A geothermal plant in Iceland
Iceland’s gigantic energy reserves, generated from renewable sources like geothermal vents, are all dressed up with nowhere to go—it’s too expensive to get power from the chilly island to anywhere else. But transporting data to and from the island is a different story. Iceland is starting to attract companies that build giant server farms, lured by the cheap electricity and the possibility of being able to market “green” power.
The Laki fissure’s eruption in Iceland was behind tens of thousands of deaths in the 1780s.
What’s the News: Iceland’s busy volcanoes have caused their share of air traffic snafus in Europe lately, but they have the potential to be deadly, not just inconvenient. A new model examining how air quality would change should the volcanoes erupt as spectacularly as they occasionally have in the past suggests that increased particulates in the air could kill more than 140,000 people in Europe in the year following the eruption.
In those volcanoes that kids (or their parents) build for elementary school science fairs, the style is generally simple: There’s one chamber in which the baking soda rests, ready to meet the vinegar and erupt. Most real volcanoes are a little like this, in that they have a single magma chamber that fuels their eruptions.
But not Eyjafjallajökull.
The Icelandic volcano that stirred in March and grounded European air travel has a peculiar kind of plumbing, scientists report today in Nature. Freysteinn Sigmundsson and colleagues combined 20 years’ worth of GPS, satellite, and seismic observations of the volcano see note how it changed over the years—and especially what was happening in the lead-up to this year’s eruption.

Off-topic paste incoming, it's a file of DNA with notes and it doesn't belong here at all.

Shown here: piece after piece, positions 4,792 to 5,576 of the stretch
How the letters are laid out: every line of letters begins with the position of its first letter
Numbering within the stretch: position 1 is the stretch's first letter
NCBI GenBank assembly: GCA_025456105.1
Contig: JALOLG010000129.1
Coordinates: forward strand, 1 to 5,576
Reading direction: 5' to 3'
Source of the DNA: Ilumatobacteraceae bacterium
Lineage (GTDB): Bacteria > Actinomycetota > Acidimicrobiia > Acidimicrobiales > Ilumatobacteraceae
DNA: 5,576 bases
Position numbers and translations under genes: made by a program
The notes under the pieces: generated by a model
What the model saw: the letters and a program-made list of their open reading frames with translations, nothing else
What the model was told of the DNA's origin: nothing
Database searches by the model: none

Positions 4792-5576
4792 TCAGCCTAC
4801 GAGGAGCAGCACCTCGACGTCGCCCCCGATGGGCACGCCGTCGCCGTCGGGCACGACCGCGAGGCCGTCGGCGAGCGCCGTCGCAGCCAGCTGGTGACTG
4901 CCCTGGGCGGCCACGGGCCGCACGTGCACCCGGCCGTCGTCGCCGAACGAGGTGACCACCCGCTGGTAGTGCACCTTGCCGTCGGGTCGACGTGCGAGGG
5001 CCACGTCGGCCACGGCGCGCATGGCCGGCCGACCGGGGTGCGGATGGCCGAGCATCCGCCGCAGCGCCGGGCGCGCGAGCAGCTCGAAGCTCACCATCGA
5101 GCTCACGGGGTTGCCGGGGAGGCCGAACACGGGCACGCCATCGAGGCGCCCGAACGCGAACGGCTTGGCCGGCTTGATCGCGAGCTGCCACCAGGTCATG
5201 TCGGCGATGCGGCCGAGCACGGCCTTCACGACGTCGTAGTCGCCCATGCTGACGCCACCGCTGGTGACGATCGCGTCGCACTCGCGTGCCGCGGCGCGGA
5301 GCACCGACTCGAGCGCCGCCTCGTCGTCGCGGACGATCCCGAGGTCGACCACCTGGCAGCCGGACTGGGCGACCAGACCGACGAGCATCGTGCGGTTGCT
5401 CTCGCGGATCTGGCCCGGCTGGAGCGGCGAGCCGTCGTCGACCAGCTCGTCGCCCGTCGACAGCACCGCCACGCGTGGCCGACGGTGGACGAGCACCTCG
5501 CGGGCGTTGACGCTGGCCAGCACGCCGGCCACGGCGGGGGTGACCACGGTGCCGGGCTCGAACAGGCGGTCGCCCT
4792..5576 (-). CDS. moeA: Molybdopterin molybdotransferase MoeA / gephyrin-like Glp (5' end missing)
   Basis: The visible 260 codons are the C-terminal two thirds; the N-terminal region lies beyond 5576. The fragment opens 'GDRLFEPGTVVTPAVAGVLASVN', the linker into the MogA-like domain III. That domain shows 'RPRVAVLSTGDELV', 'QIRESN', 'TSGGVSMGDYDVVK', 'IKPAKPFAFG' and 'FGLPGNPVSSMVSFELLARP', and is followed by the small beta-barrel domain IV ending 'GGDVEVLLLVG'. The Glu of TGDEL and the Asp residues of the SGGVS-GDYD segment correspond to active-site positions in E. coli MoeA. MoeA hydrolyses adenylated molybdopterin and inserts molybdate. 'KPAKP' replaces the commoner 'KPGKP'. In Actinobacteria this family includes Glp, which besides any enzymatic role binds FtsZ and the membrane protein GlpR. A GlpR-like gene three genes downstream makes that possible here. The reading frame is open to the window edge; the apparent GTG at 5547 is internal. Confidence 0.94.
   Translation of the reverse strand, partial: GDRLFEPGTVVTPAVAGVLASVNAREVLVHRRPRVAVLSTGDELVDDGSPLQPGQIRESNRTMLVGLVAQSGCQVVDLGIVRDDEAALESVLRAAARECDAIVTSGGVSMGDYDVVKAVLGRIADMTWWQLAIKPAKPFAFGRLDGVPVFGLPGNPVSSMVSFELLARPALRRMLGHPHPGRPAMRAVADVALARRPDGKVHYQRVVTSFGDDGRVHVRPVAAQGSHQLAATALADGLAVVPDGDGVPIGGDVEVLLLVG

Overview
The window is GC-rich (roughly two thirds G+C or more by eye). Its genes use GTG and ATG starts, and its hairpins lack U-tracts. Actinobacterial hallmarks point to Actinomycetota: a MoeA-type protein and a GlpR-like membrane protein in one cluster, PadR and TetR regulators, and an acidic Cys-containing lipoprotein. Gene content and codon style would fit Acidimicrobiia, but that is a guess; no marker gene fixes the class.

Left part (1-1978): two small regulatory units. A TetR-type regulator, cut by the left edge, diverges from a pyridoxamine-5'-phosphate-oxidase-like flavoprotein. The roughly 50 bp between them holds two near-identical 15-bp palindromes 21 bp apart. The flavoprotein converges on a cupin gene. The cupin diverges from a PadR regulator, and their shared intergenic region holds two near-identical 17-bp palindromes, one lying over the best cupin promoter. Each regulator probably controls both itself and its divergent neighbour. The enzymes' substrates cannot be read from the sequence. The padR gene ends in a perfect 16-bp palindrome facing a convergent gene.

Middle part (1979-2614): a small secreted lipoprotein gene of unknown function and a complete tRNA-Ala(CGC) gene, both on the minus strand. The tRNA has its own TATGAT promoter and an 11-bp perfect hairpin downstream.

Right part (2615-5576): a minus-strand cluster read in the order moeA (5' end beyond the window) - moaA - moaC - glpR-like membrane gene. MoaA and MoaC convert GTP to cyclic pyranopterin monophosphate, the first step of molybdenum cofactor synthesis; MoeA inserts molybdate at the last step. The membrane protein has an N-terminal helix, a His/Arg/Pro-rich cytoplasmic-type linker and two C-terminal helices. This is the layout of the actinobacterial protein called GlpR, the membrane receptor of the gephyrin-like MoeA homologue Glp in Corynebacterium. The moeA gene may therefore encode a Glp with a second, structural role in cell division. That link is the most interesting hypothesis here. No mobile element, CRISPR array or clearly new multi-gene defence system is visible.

Six days after ash from Iceland’s volcano paralyzed European airspace, aviation experts and academics are arguing over whether the entire mess could have been avoided.
Ash from Iceland’s Eyjafjallajokull volcano started to spread across North European skies last week, grounding thousands of domestic and long-haul flights and causing an estimated $1 billion in losses. Today the European Union attempted to get the continent moving again and reopened certain routes, giving millions of stranded passengers a chance to head home and throwing a lifeline to airlines that were hemorrhaging an estimated $250 million a day.
However, this grounding of flights drew sharp rebuke from Giovanni Bisignani, director general of the International Air Transport Association (IATA), who argued that the entire mess could have been avoided had the airlines focused on facts and figures on actual damage caused to jet engines by volcanic ash, saying: “Europe was using a theoretical mathematical approach and this is not what you need. We needed some test flights to go into the atmosphere and assess the level of ashes and take decisions” [Reuters]. Unsurprisingly, the European Union’s transit officials have replied that they’re not willing to compromise on passenger safety.
The volcanic eruption in Iceland that has disrupted air traffic in Europe is also a reminder that other volcanoes in the region could wake up if global warming continues unabated, experts say.